The genus Mollisquama describes a group of animals known as pocket sharks, so named for a small opening - the “pocket gland” - that lies just above the pectoral fins. While scientists have long presumed that there are multiple species of pocket shark, only a single animal has ever been described! … Read more about Is that a shark in your pocket….?
The reproductive organs of male chondrichthyans (sharks, rays, skates) are called claspers, paired structures that are inserted into the female to achieve internal fertilization. Claspers originate from the medial (inner) surfaces of the pectoral fins of male sharks, and immature claspers are … Read more about How to Make a Boy Shark
I have long been interested in sperm storage in a variety of species, a technique that allows female animals to separate mating and gestation. There is evidence for sperm storage in animals ranging from insects to mammals. This can be advantageous to females in a number of situations, for example … Read more about Long-Term Sperm Storage in Bamboo Sharks
Research into the biology and ecology of the whale shark has increased dramatically over the past 15 years, but our understanding of much of the life cycle of these animals is still lacking. In particular, little is known about their reproduction and the early life of young whale sharks. Mating … Read more about A Rare Find
Sharks don’t get cancer. We’ve all heard this claim, and sadly such beliefs have led to the death of large numbers of sharks for the supposed curative powers of their various body parts. The first ridiculous assumption to dispense with is that even if sharks DIDN’T get cancer, that in no way means … Read more about Taking a Bite Out of Cancer
Geneticists often refer to the “genome” of a species, the DNA sequences that specify the development and physiology of an animal. In reality though, the genome is only a set of instructions for creating that individual, it is the RNAs and proteins within each cell that carry out the DNA’s … Read more about Warm Hearts for White Sharks
Thresher sharks are among the most impressive of elasmobranchs, their scythe-like tails nearly equaling their bodies in length. Many hypotheses have been proposed for the function of these elongated tails. Do they aid in swimming? Attract potential mates? Serve as a warning … Read more about A Slap Upside the Head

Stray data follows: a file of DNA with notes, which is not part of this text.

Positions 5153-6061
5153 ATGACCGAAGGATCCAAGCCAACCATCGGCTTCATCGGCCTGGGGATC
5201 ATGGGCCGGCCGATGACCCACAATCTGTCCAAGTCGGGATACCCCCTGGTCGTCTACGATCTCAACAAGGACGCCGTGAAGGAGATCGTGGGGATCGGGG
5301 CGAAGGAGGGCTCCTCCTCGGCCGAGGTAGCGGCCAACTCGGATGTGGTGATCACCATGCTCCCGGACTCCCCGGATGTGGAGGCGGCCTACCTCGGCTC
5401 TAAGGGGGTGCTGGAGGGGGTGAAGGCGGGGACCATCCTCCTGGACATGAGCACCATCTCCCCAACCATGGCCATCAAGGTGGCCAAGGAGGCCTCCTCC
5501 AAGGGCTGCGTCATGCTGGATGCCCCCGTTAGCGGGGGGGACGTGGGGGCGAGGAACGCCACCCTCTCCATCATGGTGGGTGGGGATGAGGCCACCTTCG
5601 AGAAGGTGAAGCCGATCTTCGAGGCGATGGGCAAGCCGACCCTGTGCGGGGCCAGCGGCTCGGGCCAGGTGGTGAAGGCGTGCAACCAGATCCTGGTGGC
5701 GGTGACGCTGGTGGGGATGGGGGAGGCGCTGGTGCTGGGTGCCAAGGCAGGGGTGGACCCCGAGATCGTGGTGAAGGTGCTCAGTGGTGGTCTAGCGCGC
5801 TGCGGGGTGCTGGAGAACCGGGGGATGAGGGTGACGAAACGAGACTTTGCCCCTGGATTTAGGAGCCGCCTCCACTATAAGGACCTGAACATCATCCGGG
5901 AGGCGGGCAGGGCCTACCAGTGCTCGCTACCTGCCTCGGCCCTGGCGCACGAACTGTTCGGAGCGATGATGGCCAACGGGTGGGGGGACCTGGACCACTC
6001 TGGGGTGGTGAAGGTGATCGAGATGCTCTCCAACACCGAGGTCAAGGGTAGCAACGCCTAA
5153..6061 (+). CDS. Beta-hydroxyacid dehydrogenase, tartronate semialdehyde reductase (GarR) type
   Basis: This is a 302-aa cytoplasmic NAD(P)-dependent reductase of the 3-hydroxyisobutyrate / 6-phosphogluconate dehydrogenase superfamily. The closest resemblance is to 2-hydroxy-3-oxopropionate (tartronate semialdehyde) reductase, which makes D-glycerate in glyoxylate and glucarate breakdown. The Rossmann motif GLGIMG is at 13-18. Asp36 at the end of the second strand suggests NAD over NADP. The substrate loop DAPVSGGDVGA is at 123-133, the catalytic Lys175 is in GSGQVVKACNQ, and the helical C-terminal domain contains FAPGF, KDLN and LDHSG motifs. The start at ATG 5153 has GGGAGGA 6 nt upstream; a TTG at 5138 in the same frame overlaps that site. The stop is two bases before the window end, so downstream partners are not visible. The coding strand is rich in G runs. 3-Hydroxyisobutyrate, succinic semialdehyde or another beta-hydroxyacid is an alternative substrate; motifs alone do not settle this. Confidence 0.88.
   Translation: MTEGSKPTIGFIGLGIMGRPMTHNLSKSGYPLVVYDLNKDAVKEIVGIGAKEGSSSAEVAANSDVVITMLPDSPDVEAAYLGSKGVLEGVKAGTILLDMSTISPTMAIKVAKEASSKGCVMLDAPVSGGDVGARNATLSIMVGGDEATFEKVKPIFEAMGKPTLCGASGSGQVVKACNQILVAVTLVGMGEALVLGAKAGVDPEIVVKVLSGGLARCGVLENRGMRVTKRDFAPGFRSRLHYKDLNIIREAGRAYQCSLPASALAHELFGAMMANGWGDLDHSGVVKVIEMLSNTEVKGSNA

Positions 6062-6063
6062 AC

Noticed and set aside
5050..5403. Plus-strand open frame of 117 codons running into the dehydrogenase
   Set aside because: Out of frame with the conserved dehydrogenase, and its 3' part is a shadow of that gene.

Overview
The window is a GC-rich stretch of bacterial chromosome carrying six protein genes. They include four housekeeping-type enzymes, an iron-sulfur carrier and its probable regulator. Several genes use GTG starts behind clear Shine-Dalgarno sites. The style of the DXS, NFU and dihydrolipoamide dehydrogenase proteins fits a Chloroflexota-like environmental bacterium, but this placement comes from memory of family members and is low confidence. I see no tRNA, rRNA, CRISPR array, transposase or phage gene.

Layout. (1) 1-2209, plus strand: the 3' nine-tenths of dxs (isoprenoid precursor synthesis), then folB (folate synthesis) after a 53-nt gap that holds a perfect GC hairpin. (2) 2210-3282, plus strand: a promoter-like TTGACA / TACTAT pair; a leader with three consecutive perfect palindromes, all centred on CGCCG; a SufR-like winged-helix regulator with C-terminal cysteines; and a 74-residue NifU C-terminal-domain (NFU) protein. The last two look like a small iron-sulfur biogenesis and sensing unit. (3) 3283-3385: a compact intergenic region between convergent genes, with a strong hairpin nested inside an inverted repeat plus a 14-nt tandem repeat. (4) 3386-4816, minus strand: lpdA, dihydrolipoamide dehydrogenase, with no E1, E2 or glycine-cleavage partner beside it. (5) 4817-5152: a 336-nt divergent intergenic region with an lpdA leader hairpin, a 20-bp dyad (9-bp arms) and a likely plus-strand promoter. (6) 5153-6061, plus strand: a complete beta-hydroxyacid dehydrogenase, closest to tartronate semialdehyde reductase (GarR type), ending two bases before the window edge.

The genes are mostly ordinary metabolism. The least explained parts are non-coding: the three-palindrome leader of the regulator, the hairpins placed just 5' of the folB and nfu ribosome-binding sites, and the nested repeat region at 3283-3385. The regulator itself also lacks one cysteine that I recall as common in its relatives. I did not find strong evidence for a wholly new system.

Satellite tagging allows both terrestrial and marine animals to be followed remotely over long periods of time. While financial and technological drawbacks to this methodology exist, satellite tags are effectively used to track many different species. For marine animals, among the most … Read more about Sharks and Birds: Showing Off For the Ladies
Electroreception is the ability of certain marine vertebrates to detect minute electrical charges transmitted through the water. The shark electroreceptor system is composed of sensory organs called ampullae of Lorenzini, that lie within small pores across the head of the shark. All … Read more about Future Predators Avoid Becoming Prey
It’s been a while since I wrote on this blog, mostly because I’ve spent the last year on sabbatical visiting whale shark aggregations around the world – Djibouti, Philippines, Mexico.... It’s a rough job but someone has to do it! Seeing so many whale shark aggregations in a short time really lets … Read more about Report from Oslob
Elasmobranchs have highly developed sensory systems that help them find food - a sense of smell that can detect prey at long distances, and the ability to read the minute electrical fields emitted by fish. But what about their vision? Do sharks see in color? Two recent studies use … Read more about Do Sharks See Color?
Sharks strand, or beach themselves, with some frequency in certain coastal areas. This phenomenon is seen in other marine creatures as well, and is particularly common in dolphins and small whales. It’s a frustrating occurrence, as the cause for strandings is rarely known, and most … Read more about Shark Strandings Investigated